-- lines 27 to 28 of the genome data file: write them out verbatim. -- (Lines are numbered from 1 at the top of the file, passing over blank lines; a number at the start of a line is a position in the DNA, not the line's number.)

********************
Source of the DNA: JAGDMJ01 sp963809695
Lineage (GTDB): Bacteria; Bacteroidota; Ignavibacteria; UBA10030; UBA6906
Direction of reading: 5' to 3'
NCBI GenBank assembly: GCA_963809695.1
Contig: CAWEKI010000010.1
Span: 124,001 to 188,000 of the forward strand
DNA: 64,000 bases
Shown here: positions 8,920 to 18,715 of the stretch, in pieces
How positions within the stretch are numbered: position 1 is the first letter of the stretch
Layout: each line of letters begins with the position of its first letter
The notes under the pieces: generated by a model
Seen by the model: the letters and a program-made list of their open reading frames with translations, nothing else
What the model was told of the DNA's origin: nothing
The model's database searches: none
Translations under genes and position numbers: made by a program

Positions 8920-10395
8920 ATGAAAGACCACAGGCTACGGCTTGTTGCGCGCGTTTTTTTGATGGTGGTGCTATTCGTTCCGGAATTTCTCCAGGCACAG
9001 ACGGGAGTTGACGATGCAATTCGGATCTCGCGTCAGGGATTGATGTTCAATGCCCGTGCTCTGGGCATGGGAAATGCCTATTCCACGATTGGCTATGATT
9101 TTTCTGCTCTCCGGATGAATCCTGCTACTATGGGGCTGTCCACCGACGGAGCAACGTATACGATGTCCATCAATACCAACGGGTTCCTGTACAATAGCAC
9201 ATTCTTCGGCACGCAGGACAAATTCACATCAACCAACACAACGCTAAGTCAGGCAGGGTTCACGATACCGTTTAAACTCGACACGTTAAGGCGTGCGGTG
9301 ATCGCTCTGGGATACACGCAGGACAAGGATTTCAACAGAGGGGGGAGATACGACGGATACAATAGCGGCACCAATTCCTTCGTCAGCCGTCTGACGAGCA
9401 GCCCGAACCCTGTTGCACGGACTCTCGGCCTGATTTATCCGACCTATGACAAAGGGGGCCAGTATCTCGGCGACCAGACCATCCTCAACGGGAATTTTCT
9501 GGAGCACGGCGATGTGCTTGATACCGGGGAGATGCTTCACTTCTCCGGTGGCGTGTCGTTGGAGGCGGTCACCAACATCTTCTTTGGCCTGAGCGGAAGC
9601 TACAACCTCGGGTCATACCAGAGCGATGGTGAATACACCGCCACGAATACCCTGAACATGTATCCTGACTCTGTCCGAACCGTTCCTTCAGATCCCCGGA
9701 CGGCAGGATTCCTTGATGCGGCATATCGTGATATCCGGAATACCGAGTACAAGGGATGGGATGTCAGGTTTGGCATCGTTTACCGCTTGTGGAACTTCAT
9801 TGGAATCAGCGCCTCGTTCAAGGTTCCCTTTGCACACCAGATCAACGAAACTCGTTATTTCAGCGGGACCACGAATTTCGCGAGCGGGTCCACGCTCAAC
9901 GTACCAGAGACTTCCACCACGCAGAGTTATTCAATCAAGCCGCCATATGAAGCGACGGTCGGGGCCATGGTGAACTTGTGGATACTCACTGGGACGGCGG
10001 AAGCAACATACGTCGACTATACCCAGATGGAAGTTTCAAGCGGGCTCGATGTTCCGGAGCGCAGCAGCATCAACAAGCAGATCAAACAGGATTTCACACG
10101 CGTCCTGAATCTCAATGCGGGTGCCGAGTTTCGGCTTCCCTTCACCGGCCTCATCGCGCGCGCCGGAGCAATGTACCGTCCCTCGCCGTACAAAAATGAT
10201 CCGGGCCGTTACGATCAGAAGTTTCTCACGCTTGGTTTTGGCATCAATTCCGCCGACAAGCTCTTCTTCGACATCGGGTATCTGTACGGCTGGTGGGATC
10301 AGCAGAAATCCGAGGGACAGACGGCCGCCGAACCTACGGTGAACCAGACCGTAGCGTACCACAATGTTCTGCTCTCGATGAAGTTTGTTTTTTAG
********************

9901 GTACCAGAGACTTCCACCACGCAGAGTTATTCAATCAAGCCGCCATATGAAGCGACGGTCGGGGCCATGGTGAACTTGTGGATACTCACTGGGACGGCGG
10001 AAGCAACATACGTCGACTATACCCAGATGGAAGTTTCAAGCGGGCTCGATGTTCCGGAGCGCAGCAGCATCAACAAGCAGATCAAACAGGATTTCACACG